Who Was Martin Luther?

by Rev. Fr. Philippe Marcille


Luther! The name evokes a rupture never repaired in the history of Christianity, an exceptional personality. Rare talents. An astonishing impact on society. And the whole placed in service to revolt: it ravaged him within, and he spread it without. He was to die of it. Half of Europe was to remain bathed in blood, prostrate, sterile for two centuries.

1483. Birth of Luther. For more than a century, the historians who have dispassionately studied the documents have concluded that intellectual utopia alone cannot explain Luther, and that his words betray a pathological state. Some recent works1 remove all doubt.

The man's early years saw formed in him a neurotic anxiety which, becoming paroxysmal, was to become the motor of Martin Luther.

In his writings, especially the table talks piously recorded by his disciples, excrement, urine, and the like recur with a fierceness, a delectation, a frequency that already frightened his contemporaries, even the favorably disposed. "This man vomits s... by the mouthful," wrote his contemporary, the humanist Thomas More. Luther would even compose scurrilous doggerel, like one against the poet Lemmich, for example, in which in every line the four-letter word recurs...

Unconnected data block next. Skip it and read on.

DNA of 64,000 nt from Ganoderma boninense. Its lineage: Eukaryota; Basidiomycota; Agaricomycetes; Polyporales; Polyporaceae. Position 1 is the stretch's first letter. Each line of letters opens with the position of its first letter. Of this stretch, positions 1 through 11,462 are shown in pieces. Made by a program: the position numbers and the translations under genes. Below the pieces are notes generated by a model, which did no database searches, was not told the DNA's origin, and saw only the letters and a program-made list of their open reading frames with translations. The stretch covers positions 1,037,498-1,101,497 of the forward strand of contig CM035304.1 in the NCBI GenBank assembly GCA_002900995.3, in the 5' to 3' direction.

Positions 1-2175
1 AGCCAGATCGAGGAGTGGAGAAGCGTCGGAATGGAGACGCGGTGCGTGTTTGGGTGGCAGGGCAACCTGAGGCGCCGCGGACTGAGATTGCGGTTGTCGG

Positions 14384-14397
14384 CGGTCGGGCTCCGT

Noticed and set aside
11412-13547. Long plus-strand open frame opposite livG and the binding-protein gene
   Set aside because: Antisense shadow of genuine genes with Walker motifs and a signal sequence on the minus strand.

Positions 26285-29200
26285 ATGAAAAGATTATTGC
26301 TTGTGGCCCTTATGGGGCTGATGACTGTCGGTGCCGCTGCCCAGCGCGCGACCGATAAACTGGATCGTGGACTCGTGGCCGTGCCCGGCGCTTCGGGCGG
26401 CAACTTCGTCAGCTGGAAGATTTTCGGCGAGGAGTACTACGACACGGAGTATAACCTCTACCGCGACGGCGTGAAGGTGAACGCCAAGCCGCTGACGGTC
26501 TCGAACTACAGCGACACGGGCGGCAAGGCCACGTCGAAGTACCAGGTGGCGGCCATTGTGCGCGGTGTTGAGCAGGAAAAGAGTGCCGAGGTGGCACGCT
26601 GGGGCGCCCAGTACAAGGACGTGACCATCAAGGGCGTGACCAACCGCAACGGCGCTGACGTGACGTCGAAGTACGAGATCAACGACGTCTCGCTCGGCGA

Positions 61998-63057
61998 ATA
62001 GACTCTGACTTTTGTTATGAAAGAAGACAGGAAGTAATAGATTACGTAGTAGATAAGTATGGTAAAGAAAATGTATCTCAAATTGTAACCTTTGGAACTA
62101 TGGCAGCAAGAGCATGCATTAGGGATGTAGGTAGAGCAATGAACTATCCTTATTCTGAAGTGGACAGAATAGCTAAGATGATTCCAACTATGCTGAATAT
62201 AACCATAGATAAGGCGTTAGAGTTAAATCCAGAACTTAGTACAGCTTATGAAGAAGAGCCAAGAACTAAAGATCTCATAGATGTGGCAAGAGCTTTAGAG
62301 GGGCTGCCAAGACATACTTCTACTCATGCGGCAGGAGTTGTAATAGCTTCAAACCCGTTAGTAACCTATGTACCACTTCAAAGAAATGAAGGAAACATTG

With the same frequency, a growling hatred of the pope. That also recurs incessantly. Without reasoning: like the relief found in invective. It is not the indignation of a good man against impiety. In 1510, his superiors had sent him to Rome, and he had been filled with admiration at the piety, the charity and the humanity of the pontifical justice, and he compared it to the lamentable state of Germany. No; there is something mad, excessive in his hatred mixed with fear. At the time of his excommunication, the first movement was fear, then hatred: "The pontifical acts are sealed with devil's s... (reading a decretal). It is nothing but a ghastly fart of the pope. What energy, to set off such a clap of thunder. It is a miracle that he did not burst his behind and his guts."2

Dalbiez multiplies the examples. His theology turns round an obsession: "A child has diarrhea in his diaper or on his father's lap with impunity; he remains none the less the heir of his patrimony. Thus our justice is not in us. And if I am not pious, the Christ keeps none the less his piety."3